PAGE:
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2 December, 2020

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Raspberry Pi-based computer built into a keyboard costs $70

02 November, 2020

The Raspberry Pi Foundation has announced an all-in-one personal computer based on its low-cost Raspberry Pi 4 board-based computing platform which it launched last year. The new Raspberry Pi 400 computer, which is built into a keyboard, costs $70 and needs only a power supply, monitor cable, and possibly a mouse, to operate.

Recalling the design of the early home computers, users simply plug in a USB-C based power supply, mouse and micro-SD card configured with a suitable operating system, such as Raspberry Pi OS. Alternatively, for $100, they can buy a ready-to-go kit including a power supply, mouse, HDMI cable, 16GB micro-SD card containing Raspberry Pi OS, and a manual.

The Raspberry Pi 400 is based on a quad-core 64-bit processor (an Arm Cortex-A72 CPU running at 1.8GHz), and incorporates 4GB of RAM, 802.11ac and Bluetooth 5 wireless networking, and a dual-display output. There are two USB 3.0 ports and one USB 2.0 port for peripherals, two micro-HDMI ports that support display resolutions up to 4k, Gigabit Ethernet, and a 40-pin GPIO port that supports Raspberry Pi HAT expansion boards. 

The Raspberry Pi 4 platform on which the computer is based is about 40 times more powerful than the original Raspberry Pi and, according to the Foundation, will offer an experience “that is indistinguishable from a legacy PC for the majority of users”. Since the outbreak of the Covid-19 pandemic, the Foundation says it has seen a rapid increase in the use of Raspberry Pi 4 for home working and studying. “If you’re looking for an affordable PC for day-to-day use this is the Raspberry Pi for you,” it adds.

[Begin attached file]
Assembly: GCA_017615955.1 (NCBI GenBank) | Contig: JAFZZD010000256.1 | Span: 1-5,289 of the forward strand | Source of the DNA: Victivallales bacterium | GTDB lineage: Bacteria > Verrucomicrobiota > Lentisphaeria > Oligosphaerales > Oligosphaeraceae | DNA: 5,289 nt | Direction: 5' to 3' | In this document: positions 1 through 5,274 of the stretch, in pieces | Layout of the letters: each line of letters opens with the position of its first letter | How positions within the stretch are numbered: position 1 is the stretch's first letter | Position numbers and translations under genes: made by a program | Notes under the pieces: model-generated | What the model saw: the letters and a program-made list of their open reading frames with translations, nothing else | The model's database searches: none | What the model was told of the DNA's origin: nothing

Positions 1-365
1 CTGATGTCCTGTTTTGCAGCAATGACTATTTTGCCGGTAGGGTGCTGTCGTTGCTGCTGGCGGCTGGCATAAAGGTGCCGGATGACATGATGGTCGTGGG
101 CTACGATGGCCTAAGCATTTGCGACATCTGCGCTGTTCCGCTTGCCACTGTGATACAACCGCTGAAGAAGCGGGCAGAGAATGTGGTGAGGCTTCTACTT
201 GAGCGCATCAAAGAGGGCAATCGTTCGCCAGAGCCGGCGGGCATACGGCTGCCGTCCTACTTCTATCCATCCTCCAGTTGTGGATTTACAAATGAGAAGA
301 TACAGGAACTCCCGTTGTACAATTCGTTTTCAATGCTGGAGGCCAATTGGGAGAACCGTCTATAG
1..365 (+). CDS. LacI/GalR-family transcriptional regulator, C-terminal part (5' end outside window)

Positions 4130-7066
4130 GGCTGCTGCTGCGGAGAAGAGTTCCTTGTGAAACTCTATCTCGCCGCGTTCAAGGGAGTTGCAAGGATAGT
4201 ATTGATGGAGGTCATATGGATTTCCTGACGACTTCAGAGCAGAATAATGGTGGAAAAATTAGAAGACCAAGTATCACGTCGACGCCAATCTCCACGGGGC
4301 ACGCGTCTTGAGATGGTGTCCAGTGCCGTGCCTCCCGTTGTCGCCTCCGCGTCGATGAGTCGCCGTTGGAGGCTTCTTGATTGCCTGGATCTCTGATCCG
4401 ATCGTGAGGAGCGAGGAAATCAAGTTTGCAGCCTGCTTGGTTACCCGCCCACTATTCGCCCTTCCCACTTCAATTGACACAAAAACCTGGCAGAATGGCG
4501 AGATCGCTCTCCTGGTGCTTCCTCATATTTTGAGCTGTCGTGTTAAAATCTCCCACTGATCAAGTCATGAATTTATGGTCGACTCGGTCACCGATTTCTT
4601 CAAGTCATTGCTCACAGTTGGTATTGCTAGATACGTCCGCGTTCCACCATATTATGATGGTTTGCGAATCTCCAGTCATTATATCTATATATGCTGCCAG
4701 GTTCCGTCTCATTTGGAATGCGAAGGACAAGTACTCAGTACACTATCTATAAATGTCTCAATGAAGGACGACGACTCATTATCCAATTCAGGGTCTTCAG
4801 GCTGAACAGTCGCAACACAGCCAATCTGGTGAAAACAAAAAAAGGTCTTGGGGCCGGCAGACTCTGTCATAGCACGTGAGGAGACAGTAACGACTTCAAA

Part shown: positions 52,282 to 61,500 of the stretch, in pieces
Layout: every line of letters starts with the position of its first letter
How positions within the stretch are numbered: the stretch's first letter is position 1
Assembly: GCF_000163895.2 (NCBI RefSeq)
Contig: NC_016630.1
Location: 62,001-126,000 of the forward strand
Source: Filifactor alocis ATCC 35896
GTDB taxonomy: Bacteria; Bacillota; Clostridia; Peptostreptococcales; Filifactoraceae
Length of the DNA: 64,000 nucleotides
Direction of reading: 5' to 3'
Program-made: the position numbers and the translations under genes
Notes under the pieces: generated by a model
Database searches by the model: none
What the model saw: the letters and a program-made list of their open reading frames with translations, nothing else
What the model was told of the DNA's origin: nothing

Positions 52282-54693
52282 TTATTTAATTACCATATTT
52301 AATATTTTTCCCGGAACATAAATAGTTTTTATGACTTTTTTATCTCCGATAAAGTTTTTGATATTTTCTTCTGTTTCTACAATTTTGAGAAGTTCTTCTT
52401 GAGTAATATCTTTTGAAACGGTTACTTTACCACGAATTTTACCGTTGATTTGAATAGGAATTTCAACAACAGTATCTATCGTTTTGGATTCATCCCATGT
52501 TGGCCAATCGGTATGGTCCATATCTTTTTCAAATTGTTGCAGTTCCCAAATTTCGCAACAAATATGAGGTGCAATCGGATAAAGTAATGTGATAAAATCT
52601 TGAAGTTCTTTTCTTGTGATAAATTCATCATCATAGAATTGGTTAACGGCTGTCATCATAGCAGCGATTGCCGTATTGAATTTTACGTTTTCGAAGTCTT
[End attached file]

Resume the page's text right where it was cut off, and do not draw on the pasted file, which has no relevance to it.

At launch, the computer is available with English (UK and US), French, Italian, German, and Spanish keyboard layouts. The Foundation plans to support the same languages as its official keyboard. It is rolling out compliance certification so that Raspberry Pi 400 will be available around the world in the first few months of 2021.

The $70 Raspberry Pi 400 computer delivers a performance said to be indistinguishable from a legacy PC

The Raspberry Pi 400 will be available from suppliers globally, including Electrocomponents’ Okdo technology subsidiary. “We believe Raspberry Pi 400 will bring all of the strengths of the Raspberry Pi platform and community to an entirely new audience,” says Richard Curtin, Okdo’s senior vice-president of technology. “The convenience of a PC, housed in a keyboard, that requires no self-assembly and is ready to go out-of-the-box removes one the few remaining barriers to adoption for Raspberry Pi.”

To accompany Raspberry Pi 400, the Foundation has released a fourth edition of its Raspberry Pi Beginner’s Guide.

The computer offers a selection of built-in ports



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